I was deeply moved Wednesday evening to accept the Muslim Public Affairs Council's Empowering Voices award, alongside Tumblr CEO David Karp and Stosh Cotler of Bend the Arc. I gave the following remarks, though I deviated modestly from the prepared text below. They may be of interest to Lawfare readers:
Thank you, [MPAC President] Salam [Al-Marayati], for those excessively kind words, and thanks to MPAC for presenting me with this award.
I don't have much in common with the President of the United States, but one of relatively few things we share is a distaste for prepared remarks. I generally take the view that if I'm not capable of speaking extemporaneously on a subject, I really have no business speaking on it at all. I've departed this evening from my usual practice and actually prepared remarks—both because I want to publish them on Lawfare and because I am sufficiently moved to be here that I don't entirely trust myself to convey these thoughts off the cuff.
Salam didn’t mention this, but earlier in our acquaintance, back during the Bush administration, I suggested to some folks at the Defense Department that they bring Salam down to Guantanamo Bay for some briefings on detention operations there. And they did so. So let me just start by saying that it’s not every day you get presented an award by a man whom you helped send to Guantanamo!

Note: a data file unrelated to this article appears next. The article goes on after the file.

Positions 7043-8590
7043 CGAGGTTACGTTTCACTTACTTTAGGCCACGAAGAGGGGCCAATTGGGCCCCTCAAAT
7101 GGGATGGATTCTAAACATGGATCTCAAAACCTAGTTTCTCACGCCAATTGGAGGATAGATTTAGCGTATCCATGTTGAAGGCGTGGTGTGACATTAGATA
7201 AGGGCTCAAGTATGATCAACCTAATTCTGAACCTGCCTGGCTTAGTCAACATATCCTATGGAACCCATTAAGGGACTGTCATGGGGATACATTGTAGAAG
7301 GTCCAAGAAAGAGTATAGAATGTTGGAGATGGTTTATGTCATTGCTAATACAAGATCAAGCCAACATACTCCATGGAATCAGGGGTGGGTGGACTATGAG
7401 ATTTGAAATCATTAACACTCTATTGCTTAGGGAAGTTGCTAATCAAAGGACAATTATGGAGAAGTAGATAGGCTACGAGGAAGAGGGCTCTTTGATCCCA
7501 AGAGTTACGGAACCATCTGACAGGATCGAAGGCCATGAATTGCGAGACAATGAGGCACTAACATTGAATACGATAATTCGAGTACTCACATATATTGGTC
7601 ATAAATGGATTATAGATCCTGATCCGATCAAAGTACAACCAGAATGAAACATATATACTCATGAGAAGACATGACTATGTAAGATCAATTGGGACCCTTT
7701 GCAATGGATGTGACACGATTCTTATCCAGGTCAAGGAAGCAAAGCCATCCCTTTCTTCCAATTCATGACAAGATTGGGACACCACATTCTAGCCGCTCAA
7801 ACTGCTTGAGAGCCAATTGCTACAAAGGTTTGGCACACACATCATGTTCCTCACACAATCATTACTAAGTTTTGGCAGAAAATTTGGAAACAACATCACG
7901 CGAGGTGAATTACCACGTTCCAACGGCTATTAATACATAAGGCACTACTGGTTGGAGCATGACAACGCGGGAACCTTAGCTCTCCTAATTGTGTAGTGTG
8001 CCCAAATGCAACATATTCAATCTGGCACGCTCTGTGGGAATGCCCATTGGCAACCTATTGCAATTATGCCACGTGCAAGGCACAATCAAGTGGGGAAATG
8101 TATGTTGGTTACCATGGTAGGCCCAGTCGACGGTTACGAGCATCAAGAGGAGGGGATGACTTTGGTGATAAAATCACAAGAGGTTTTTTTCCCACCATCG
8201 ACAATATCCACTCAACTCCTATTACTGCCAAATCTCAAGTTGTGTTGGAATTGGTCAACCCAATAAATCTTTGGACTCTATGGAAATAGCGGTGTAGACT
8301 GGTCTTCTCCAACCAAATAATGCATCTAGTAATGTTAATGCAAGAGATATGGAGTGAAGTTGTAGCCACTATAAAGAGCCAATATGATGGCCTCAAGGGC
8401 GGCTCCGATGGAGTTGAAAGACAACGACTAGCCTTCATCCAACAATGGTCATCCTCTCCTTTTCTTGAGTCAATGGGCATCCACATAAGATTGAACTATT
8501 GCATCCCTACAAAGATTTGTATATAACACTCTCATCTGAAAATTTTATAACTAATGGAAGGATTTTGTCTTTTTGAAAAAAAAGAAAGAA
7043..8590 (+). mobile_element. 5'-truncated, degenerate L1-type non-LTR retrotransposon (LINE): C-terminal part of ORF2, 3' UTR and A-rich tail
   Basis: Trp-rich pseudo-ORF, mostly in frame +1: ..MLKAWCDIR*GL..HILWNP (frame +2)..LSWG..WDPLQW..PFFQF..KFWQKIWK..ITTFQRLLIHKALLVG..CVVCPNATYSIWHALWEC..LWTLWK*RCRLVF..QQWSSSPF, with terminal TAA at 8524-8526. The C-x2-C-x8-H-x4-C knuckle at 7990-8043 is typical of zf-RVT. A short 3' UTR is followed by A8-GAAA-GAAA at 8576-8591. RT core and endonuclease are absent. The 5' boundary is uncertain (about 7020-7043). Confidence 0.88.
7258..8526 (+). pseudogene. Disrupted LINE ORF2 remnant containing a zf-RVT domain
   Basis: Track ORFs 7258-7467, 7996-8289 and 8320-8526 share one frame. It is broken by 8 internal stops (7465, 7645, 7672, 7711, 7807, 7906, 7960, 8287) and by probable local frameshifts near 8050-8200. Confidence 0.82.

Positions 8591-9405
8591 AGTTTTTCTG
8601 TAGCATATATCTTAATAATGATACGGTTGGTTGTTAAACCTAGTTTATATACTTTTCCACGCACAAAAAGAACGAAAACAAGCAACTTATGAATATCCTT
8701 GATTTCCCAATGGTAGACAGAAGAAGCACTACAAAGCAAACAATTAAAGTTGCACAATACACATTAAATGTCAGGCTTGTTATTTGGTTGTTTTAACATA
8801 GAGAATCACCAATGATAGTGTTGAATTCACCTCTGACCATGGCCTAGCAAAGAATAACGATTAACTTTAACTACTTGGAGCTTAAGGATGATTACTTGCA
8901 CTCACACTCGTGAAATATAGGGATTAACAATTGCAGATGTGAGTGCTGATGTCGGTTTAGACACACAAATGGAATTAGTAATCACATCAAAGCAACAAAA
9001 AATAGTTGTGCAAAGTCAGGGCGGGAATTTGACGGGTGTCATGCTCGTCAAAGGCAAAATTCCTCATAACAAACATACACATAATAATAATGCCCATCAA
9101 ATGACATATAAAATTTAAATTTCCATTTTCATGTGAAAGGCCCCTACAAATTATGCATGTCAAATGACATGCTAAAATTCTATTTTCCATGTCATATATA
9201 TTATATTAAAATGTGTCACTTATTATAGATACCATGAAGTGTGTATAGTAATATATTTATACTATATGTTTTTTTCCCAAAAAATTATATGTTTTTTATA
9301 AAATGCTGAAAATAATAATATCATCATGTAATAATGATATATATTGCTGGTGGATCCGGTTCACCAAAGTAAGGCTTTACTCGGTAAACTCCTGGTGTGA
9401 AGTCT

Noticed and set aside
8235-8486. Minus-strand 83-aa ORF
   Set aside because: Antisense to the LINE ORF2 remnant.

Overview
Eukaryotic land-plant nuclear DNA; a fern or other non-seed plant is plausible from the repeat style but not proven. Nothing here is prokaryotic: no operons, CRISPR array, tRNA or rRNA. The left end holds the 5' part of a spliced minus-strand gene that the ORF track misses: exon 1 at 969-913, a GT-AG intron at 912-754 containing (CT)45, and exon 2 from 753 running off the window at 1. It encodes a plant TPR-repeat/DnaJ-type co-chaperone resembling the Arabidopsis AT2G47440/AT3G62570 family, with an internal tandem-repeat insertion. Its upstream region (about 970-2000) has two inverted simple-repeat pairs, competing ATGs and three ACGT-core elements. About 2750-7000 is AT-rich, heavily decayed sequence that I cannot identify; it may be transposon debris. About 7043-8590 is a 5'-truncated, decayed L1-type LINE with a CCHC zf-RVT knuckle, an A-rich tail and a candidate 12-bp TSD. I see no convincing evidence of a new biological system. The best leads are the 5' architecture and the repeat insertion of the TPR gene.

All jokes aside, I am deeply honored and moved to be here tonight.
When my colleagues Bobby Chesney and Jack Goldsmith and I started Lawfare seven years ago, I never could have anticipated the role the site would come to play in our current politics. We thought we were starting a personal blog for the three of us to write law nerd stuff for national security lawyers. We started it to give to practitioners in government, to scholars, and to journalists technical legal guidance about hard questions the country faced—and that many of our readers faced not in abstract way but in their immediate professional lives. Whom can you and can you not detain at a facility like Guantanamo? Under what circumstances can you target people with lethal force using a drone or using ground forces? Whom can you reasonably subject to surveillance and under what circumstances? When can the President use force to deal with a security threat on his own and when does he need to go to Congress first? These are the sort of question we started the site to address.